With work parties as well as both friends and families looking to arrange much-needed catch ups, the Christmas period that’s now upon us sees so many people heading out on the town. If you’re one of those going out, do you ever think about having a cigarette while you’re socialising even if you don’t usually smoke?
Stop smoking chewing gum manufacturer Nicotinell has taken the opportunity to advise people on why they should avoid social smoking, both during the festive period and at any other time of the year…
Understanding The Types Of Smoker
These are the three main groups of people who smoke that you’ll likely come across…
- The Binge Smoker — this is someone who will smoke a lot but only at certain times of the week, such as throughout the weekend.
- The Low-level Smoker — this is someone who will either smoke a small number of cigarettes on a daily basis, or choose to only smoke occasionally.
- The Social Smoker — this is someone who will likely smoke only when in social settings, such as at a pub or when hanging out with friends.
Why Smoking Socially Is Risky
Low-level and occasional smokers both need to take note that there is no safe level when it comes to smoking. What’s more, the health dangers are apparent whether someone has one cigarette occasionally, or once an hour on average.
iCanQuit, an online resource that has been set up by the Cancer Institute NSW, has stressed this point after analysing the health effects caused from smoking irregularly. According to the organisation, people who smoke between one and four cigarettes on a daily basis will almost triple their risk of dying from either heart disease or lung cancer. Both light and intermittent smokers were also found to be at nearly the same risk of suffering from cardiovascular disease as those who smoked every day.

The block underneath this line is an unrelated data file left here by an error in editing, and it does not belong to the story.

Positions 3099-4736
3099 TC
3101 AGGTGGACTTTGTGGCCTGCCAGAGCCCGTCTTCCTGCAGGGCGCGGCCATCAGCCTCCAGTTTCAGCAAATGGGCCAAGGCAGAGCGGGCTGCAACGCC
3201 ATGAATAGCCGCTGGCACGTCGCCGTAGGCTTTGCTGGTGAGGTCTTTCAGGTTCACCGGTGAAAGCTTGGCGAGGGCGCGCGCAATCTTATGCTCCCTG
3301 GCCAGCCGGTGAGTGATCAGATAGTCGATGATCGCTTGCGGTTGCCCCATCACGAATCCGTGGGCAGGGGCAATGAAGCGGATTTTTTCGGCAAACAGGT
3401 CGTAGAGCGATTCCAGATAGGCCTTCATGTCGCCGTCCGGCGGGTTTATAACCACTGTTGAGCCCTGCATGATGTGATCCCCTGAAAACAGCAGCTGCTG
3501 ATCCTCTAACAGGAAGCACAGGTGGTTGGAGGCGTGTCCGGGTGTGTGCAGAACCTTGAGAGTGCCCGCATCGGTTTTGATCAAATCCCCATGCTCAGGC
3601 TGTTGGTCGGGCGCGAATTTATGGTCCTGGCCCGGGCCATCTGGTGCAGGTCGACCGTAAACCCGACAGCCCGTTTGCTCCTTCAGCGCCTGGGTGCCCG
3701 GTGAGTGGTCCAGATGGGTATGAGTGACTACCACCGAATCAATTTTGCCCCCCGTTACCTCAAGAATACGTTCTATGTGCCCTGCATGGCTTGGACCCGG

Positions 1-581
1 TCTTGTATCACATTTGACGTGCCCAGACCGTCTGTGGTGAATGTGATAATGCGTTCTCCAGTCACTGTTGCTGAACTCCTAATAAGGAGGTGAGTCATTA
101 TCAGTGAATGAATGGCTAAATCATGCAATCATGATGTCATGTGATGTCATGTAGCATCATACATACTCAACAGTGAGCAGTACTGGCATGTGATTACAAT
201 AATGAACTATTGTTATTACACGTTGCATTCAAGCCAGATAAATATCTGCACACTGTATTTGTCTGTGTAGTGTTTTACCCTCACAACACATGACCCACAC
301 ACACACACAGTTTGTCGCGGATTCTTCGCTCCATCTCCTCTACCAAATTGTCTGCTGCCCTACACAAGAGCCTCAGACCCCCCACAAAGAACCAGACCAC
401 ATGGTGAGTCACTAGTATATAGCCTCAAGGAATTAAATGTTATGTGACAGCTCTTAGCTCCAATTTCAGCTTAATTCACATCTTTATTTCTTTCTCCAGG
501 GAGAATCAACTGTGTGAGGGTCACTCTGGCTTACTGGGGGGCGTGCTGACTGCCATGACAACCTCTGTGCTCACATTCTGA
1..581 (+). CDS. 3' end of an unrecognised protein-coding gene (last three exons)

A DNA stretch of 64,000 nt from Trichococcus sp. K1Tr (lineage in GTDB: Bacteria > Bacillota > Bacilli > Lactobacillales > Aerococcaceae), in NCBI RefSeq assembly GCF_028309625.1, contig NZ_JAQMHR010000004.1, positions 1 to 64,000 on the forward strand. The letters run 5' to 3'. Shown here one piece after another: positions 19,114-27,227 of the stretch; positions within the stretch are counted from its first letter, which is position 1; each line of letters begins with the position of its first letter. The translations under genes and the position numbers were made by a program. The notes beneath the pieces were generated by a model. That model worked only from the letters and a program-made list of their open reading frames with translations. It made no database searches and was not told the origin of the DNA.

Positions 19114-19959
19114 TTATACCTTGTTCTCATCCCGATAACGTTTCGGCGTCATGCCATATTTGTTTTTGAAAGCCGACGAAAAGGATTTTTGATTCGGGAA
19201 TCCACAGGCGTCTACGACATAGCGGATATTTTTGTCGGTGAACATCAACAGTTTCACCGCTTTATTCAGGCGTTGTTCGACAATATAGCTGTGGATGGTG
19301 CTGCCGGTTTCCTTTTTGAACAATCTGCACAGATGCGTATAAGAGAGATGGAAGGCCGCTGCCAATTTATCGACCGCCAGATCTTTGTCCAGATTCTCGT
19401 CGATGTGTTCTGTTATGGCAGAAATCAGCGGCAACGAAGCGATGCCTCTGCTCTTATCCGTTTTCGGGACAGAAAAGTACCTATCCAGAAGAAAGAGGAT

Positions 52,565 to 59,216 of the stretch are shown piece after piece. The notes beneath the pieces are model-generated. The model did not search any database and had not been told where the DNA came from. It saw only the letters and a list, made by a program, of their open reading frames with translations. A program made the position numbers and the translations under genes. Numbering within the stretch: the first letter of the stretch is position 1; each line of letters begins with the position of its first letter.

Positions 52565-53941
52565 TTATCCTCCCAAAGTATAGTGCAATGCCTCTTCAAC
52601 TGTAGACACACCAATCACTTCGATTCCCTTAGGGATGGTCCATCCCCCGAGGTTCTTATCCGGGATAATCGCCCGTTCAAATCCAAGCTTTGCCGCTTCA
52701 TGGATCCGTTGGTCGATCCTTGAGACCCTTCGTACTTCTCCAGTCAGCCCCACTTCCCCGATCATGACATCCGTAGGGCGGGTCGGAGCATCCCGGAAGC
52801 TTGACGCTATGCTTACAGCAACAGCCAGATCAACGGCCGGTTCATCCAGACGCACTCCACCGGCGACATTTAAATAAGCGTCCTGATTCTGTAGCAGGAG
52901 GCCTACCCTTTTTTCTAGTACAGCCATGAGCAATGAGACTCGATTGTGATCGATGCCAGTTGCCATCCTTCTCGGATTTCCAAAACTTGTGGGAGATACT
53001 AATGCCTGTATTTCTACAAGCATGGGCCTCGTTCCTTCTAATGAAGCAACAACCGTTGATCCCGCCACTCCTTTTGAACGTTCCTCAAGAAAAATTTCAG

Links between social smokers and risks to health were also suggested from the results of a nationally representative study that involved more than 39,000 individuals and was published in the American Journal of Health Promotion.
According to the study, 17 per cent of respondents classed themselves as current smokers and more than ten per cent believed themselves to be social smokers. Regardless of the type of smoker though, around 75 per cent of the current and social smokers were found to have had high blood pressure and an estimated 54 per cent had high cholesterol. This is after the research team had adjusted for differences in factors which included demographics and obesity.
Kate Gawlik was the lead author of the study. An assistant professor of clinical nursing at The Ohio State University, she stressed that “doctors and nurses need to educate patients that social smoking is still a major health risk and is not a long-term healthy choice”.
“Not smoking at all is the best way to go. Even smoking in a social situation is detrimental to your cardiovascular health,” Ms Gawlik added.
When it comes to the gender split, iCanQuit reports that males who were regarded as occasional smokers were 60 per cent more likely to die at an earlier age than males who didn’t smoke at all. Meanwhile, females who were low-level smokers were found to typically lose between four and six years of their lives than non-smoking females.
As a result, iCanQuit underlined: “Even if you smoke occasionally or just on weekends, you are still a smoker – and the health dangers of low level smoking are serious and significant.”
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